Also after Jorge’s death, the Arlington Council of the League of United Latin American Citizens — a national organization advocating for Latino interests — and the Arlington branch of the NAACP issued a joint statement.
They said the county and APS should immediately hold an emergency meeting, implement “comprehensive and modern solutions to eliminate drug use” and overhaul after-school programming.
“Government agencies, healthcare providers, civic organizations and other community stakeholders must begin to receive the proper resources, funding, and information to combat the deadly crisis effectively. This starts with an action-oriented meeting with all of us,” said Christopher Concepcion, president of the LULAC Arlington Council.
February’s fatal overdose at Wakefield prompted some changes in county and school operations as well as the reopening of a youth treatment rehabilitation option this summer.
For its part, APS hired more substance use counselors and stocked its halls with the opioid-reversal nasal spray Narcan, among other changes. Still, teachers told ARLnow that they do not feel heard by administrators when they report concerns about students or refer them for evaluations.
Arlington County recently agreed to place four county behavioral health specialists in the high schools and discussed how the parks department could update its youth programming.
NAACP Arlington branch President Mike Hemminger emphasized the need for better after-school programming. This echoed calls earlier this year from Arlington Schools Hispanic Parents Association, of which Valenzuela is a leader.
After the death of 14-year-old Sergio Flores earlier this year, several parents reportedly pleaded for information about programs, revealing a chasm between the long list of county offerings and what the community knows about and can access.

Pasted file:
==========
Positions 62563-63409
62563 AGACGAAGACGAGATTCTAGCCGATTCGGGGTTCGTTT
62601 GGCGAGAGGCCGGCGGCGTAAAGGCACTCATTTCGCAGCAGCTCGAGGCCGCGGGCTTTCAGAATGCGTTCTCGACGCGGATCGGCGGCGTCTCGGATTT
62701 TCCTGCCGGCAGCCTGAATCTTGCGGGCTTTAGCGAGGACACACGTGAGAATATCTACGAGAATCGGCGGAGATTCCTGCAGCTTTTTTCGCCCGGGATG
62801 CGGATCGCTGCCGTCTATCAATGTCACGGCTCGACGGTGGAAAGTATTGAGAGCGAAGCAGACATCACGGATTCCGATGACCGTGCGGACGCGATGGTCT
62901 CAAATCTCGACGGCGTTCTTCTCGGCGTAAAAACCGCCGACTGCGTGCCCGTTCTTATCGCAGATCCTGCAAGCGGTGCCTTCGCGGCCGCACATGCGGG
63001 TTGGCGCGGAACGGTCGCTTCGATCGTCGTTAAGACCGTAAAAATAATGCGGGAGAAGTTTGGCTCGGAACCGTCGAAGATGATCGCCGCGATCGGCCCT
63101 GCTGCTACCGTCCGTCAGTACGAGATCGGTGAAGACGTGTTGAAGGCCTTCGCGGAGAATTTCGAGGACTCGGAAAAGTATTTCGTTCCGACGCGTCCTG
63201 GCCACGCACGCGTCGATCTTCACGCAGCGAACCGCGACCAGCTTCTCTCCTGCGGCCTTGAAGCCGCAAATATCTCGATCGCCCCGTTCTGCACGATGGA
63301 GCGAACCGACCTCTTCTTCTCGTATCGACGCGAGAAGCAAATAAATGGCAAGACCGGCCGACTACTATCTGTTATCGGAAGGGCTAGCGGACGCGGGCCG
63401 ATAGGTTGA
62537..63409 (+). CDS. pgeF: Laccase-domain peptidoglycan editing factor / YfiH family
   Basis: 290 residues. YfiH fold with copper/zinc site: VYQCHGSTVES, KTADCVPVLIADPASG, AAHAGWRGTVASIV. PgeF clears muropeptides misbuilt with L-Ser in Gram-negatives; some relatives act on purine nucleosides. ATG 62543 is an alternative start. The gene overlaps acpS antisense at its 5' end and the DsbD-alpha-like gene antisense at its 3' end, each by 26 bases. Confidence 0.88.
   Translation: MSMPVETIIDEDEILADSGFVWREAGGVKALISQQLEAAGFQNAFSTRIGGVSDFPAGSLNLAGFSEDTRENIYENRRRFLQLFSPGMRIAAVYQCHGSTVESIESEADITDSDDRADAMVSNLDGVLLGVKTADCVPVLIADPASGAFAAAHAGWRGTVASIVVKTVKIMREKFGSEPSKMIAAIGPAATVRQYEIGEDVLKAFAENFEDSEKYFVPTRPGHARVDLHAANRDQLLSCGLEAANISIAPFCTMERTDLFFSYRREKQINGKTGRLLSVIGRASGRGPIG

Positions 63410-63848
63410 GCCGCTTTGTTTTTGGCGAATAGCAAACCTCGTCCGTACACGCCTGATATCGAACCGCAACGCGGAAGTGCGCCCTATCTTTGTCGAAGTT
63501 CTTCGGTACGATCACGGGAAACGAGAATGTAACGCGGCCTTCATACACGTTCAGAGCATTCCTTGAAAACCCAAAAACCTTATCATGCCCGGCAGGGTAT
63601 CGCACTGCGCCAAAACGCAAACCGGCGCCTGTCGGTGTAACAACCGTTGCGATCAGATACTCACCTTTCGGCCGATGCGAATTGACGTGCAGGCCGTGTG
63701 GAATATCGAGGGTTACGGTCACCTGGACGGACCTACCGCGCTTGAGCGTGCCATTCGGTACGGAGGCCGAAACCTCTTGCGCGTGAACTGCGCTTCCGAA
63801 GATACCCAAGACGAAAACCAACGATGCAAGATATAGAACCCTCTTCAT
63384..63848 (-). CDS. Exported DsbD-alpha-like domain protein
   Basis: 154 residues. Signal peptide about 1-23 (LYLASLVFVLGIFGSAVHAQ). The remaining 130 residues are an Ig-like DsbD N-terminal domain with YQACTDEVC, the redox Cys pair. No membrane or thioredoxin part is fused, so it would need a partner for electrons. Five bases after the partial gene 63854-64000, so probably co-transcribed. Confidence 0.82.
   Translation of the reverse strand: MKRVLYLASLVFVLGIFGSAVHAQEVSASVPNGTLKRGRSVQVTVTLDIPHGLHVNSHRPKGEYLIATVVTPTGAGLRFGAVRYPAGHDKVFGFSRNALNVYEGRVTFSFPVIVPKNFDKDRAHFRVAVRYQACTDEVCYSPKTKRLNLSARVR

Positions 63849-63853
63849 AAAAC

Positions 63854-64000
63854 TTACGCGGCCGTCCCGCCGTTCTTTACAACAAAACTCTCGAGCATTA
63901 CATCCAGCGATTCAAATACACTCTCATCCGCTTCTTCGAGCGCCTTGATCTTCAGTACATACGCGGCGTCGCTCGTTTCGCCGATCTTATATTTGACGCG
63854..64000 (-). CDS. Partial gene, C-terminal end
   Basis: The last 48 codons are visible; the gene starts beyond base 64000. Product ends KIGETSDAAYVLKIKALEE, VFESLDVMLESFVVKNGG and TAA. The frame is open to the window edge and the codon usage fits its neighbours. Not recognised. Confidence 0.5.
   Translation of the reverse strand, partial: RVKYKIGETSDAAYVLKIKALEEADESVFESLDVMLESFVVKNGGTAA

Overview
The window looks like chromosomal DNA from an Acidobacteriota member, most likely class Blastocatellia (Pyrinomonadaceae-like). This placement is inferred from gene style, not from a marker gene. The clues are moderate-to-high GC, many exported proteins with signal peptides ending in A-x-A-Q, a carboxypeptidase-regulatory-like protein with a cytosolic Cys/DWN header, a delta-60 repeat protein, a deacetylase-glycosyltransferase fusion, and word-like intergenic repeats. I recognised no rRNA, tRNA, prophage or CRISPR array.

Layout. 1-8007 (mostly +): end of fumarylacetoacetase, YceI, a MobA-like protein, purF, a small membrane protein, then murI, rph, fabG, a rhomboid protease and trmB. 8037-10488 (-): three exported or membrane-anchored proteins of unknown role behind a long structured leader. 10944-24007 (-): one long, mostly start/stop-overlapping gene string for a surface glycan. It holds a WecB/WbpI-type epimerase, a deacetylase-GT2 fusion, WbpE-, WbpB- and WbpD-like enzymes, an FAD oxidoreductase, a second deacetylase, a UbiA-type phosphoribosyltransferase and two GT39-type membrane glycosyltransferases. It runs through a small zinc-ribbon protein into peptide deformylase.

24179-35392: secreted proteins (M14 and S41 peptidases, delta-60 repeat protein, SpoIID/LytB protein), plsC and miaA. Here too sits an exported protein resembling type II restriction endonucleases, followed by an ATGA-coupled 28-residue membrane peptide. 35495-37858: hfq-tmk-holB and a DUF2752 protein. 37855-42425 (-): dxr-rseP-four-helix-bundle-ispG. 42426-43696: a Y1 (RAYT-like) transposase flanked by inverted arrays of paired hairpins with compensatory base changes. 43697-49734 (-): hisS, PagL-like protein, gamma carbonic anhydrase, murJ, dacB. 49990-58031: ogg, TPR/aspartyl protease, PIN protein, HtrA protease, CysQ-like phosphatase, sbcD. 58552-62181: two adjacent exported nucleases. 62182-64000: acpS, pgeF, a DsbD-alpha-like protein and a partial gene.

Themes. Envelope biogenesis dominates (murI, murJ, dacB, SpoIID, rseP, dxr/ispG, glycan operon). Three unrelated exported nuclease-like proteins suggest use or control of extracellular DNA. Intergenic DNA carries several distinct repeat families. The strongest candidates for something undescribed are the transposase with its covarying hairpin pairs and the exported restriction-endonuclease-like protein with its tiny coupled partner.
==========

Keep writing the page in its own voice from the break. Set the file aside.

“Our kids have no trusted safe space in our community,” Hemminger said. “They are roaming the streets, being harassed and pressured into drugs because there’s nothing to do.”
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Children’s Weekday Program (CWP) is a non-profit preschool rooted in a play-based philosophy. We focus on developing a love of learning and exploration, cooperation, empathy, and independence.
Our caring and experienced educators create opportunities for children 16 months to 5 years old to play, learn, and grow in a nurturing environment of child-centered and developmentally appropriate experiences.
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The Optimist Club of Arlington is holding its 77th annual Christmas tree sale!
This year, the tree sale will be held at the Knights of Columbus (5115 Little Falls Road). The lot opens for sales on November 24th. The Optimist Club is selling small and large trees ranging from tabletop size to 10 foot tall trees! Wreaths, garland, tree stands, and White House Christmas ornaments will also be for sale.
100% of all proceeds go towards helping Arlington County youth.
For more information, please visit the Arlington Optimists website at https://optimistclubofarlingtonva.org/.
Holiday Art Show featuring artists: Peter Fitzgerald, Claire Plante, Alanna Rivera, and Suzy Scollon. At the Barcroft Community House, 800 South Buchanan St., Arlington, VA. Dec. 8 from, 2 PM to 8 PM and Dec. 9 from 10 AM to
2023 Christmas Tree Sales Begin
Saturday, December 2
Get your holiday decorating off to the right start this year! We will be selling 150 Fraser firs, freshly cut and delivered from Sparta, North Carolina.